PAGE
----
JACKSONVILLE, Fla. — If you watch TV, you’ve probably seen an ad for Duval County Public Schools recently. While the district says its schools are doing better than they have before grade-wise, other types of schools are pulling students away. According to the district, the biggest threat is charter schools.
“Almost one out of every three charter schools is a D or an F school. So we wanted to take this opportunity to invite those charter school families back to traditional Duval County Public Schools, and that’s what’s behind the campaign,” district spokesperson Tracy Pierce said.
In the 2017-2018 school year, DCPS’ enrollment was just shy of 115,000 students. Last school year, enrollment fell to a little over 107,000. Meanwhile, charter schools ballooned from around 14,000 students in the 2017-18 school year to over 21,000 last school year.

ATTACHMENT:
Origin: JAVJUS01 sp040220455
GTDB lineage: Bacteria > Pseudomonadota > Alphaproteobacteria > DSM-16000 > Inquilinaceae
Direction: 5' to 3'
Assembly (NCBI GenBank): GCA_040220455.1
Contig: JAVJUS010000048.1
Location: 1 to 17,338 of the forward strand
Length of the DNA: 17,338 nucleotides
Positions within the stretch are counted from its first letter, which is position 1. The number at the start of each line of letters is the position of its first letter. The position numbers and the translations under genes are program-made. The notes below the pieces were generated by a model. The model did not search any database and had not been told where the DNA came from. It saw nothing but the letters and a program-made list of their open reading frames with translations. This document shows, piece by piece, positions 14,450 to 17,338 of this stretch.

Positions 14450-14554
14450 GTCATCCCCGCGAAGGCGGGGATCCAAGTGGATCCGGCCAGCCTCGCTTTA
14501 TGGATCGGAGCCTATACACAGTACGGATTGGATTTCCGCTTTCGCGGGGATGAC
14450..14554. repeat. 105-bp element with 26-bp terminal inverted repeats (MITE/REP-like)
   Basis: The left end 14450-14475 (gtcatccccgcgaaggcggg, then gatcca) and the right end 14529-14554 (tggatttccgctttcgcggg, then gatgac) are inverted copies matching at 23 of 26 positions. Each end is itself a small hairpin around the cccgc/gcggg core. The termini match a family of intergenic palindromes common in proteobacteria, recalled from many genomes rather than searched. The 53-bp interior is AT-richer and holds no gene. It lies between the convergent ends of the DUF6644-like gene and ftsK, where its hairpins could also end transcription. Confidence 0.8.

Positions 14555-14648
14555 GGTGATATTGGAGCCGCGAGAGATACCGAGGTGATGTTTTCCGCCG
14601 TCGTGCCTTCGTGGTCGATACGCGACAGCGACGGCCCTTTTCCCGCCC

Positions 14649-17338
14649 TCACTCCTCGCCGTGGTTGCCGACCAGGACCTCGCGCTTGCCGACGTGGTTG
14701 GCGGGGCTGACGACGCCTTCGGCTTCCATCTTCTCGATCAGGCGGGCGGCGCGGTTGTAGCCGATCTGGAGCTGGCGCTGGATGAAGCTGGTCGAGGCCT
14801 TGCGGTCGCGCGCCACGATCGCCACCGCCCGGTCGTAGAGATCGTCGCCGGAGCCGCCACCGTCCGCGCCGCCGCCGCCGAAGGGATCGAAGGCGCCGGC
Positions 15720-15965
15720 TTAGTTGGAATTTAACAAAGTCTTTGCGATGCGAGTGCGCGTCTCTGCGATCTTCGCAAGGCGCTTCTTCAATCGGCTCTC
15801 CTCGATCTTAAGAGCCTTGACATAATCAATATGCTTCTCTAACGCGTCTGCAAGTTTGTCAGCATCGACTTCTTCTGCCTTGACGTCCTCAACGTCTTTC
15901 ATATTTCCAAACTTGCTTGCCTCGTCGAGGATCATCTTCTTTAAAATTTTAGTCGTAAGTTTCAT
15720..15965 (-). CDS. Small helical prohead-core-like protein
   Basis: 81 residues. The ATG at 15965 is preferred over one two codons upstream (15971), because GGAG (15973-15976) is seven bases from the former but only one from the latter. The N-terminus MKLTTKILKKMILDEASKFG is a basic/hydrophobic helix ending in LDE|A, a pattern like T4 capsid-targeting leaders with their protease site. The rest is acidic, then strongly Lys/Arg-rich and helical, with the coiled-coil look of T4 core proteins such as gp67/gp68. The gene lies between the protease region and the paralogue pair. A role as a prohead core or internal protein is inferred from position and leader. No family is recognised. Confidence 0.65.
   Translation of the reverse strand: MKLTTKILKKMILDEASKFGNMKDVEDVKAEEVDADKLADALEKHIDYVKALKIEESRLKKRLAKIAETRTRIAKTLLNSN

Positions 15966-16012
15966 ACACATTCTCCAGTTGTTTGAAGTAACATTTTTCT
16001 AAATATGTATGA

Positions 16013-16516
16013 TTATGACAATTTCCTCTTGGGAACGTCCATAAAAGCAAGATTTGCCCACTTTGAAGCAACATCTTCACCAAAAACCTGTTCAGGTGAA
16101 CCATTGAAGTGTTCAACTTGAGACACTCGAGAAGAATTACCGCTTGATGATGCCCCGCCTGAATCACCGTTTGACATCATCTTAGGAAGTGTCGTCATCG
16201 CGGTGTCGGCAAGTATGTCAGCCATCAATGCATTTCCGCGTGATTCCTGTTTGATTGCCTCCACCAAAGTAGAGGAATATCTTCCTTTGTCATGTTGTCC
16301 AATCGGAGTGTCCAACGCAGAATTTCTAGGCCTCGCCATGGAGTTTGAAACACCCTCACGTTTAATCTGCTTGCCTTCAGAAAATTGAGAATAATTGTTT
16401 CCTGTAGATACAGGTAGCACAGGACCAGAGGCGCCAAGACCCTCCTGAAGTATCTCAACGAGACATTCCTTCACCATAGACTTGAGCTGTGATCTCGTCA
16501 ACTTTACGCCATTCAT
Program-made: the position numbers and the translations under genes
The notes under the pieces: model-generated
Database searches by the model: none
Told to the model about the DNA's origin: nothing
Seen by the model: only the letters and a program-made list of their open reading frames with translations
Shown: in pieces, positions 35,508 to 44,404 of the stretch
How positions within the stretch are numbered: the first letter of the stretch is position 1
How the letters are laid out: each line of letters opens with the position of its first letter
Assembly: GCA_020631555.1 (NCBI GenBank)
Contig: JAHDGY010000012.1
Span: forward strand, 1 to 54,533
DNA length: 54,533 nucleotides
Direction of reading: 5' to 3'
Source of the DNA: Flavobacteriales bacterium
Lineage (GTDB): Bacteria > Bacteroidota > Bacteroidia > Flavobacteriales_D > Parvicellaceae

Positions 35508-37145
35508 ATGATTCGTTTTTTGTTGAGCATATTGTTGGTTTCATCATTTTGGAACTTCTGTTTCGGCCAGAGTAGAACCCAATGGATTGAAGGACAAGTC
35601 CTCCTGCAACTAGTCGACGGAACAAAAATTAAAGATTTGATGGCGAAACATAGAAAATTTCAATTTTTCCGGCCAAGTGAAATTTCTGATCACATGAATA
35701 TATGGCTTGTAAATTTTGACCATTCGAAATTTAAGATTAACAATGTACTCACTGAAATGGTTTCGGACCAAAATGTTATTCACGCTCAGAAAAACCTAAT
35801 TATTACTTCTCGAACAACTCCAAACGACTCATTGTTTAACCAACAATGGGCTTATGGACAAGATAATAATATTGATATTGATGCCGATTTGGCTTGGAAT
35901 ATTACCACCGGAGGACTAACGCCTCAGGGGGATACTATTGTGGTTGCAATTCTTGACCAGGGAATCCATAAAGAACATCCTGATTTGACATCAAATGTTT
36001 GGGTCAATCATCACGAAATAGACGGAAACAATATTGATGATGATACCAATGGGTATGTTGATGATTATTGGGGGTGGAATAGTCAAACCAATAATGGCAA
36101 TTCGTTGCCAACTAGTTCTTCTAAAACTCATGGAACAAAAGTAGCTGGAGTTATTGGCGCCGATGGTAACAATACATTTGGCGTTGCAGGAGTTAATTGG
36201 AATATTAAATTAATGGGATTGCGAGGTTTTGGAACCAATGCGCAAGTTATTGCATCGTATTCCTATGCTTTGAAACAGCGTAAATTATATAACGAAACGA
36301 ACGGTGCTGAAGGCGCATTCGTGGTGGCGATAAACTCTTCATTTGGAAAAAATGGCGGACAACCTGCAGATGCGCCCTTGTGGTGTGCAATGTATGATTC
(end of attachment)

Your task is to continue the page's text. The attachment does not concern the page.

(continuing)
“We’ve seen overall student enrollment has grown significantly, but much of that enrollment is coming into the district to claim a taxpayer-funded private school voucher to go to a private school,” Pierce said.
He says DCPS hopes advertising will help retain and grow enrollment. It’s an endeavor that will cost $110,000 to $120,000.
The district has done similar campaigns before.
In late June, DCPS shared emotional teacher interviews on social media, discussing the impact of low wages.
The district said the goal was to show voters how a property tax increase could raise teacher pay.
Pierce hopes the district’s latest campaign will also make an impact.
“Our teachers were amazing in the pandemic; our schools did an amazing job. And that quality education is available for all students who are ready to come back to free, traditional public education,” he said.
Pierce also shared some other positives to sending children to DCPS: Students get free lunch, a free computer and free telehealth care (with parental consent).
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